The Battle Royale genre is getting more competitive by the minute, and developers are raising the stakes trying to pull gamers into their worlds. This is a boon for avid players looking to keep the Battle Royale flame alive. However, raising the bar to offer players ever more unique experiences also requires a lot more computing power.
It’s been a while since the inception of the Battle Royale genre. I still remember when the film came out in 2000 and many of us thought it would be cool to be placed on a map, forced to blast each other until there was a single survivor, and then go at it again. I think it was the Hunger Games phenomenon that sparked a sudden interest in the game mechanics we see today in the most popular games.
After that movie, some creative modders started creating server plug-ins in Minecraft where players were initially placed at the center of a map right next to equipment and resources chests that would increase their probability of survival or give them the tools to kill other players.
Many other mods came out after that. Most of them were quick to load and provided something we didn’t know we desperately needed: a pick-up-and-play experience that allowed players to start off at the same level as everyone else without needing to grind or buy equipment. What this meant was pure, undistilled fun that didn’t need any kind of progress to unlock the stuff you want to use.
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However, as studios started to realize the true potential of the Battle Royale genre for generating money, they started to up the ante and release their own versions of these every-man-for-himself titles.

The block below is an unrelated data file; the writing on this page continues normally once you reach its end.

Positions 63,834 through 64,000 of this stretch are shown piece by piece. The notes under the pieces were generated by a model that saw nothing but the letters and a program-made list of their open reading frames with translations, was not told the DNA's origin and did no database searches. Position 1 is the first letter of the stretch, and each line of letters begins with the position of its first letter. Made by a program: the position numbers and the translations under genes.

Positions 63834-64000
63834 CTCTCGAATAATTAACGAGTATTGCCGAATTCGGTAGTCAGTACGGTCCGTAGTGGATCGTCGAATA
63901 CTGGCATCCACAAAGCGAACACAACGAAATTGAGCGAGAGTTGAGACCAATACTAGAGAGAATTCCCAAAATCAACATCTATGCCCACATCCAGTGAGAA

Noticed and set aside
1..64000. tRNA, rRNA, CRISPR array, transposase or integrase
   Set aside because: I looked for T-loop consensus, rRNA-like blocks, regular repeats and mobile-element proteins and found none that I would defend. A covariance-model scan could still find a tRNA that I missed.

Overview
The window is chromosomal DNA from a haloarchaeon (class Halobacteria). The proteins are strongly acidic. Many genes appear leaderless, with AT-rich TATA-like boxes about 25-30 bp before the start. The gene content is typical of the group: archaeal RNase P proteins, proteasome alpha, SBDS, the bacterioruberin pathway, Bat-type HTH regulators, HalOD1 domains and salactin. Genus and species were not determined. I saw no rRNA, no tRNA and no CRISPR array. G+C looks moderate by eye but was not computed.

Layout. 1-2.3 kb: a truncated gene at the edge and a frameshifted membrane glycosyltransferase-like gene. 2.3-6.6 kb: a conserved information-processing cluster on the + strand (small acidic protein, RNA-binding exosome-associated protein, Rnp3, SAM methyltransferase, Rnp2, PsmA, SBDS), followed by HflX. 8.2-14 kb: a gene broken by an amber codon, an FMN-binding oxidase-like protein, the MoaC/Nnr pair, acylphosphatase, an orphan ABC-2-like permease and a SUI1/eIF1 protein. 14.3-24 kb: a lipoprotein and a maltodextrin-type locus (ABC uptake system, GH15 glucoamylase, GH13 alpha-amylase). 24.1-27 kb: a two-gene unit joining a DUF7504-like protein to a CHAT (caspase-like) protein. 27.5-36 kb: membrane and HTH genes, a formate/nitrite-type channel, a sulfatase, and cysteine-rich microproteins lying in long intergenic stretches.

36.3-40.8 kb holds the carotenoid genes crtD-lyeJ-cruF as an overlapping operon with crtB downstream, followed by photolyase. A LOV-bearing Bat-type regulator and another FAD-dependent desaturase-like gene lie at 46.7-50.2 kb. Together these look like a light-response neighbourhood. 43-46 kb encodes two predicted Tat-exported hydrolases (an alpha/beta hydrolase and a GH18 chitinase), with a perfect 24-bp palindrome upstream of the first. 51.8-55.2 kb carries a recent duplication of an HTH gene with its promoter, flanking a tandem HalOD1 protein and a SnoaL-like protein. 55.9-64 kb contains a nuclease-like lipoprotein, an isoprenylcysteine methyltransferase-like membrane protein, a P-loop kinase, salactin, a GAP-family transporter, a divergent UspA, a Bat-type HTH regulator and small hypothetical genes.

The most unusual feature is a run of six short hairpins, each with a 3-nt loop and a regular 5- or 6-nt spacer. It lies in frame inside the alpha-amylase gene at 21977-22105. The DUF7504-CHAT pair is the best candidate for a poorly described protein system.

PUBG: Battlegrounds is considered the first standalone title and it drew tens of millions of players almost immediately after its release. Epic Games, which at the time was helping build and power PUBG: Battlegrounds servers, released a version of their popular Fortnite game, called Fortnite Battle Royale. The success was immediate, drawing at least as many players, showing that there was no shortage of players wanting to participate in frantic ten-minute shootouts against hundreds of users around the world.
These titles were not too resource-demanding, focusing on playability and innovation through a season system that has helped them keep a captive audience for almost a decade. But other publishers saw an opportunity to revive old franchises by adopting similar modes or starting new ones injecting innovative elements or better graphics.
Today, we have minigame based titles like Fall Guys where a hundred participants race their way through a series of obstacles with hilarious results, to darker themed titles such as Vampire The Masquerade: Blood Hunt which has one of the most alluring propositions but with mechanics that are too complicated to pull players from lighter titles.
These new games have more polished graphics that demand a lot more power from our gaming rigs. Take Apex Legends, for instance. The game looks amazing with extremely detailed graphics and movement fluidity. This game makes it really hard for an old gaming PC to reach at least the “decent” 60 FPS mark. If you don’t have a powerful gaming rig you can easily become a sitting duck for players with faster PCs who can accurately anticipate your moves, while you´re still firing at their shadow.
If you hope to stay on top when playing your favorite Battle Royale game, you must visit CLX Gaming, the best PC builder online for real gamers. Visit their website today and start putting together your dream machine. They have the lñatest components and will expertly put them together so you can be sure you can unleash their true potential on the battlefield. Remember that frames win games!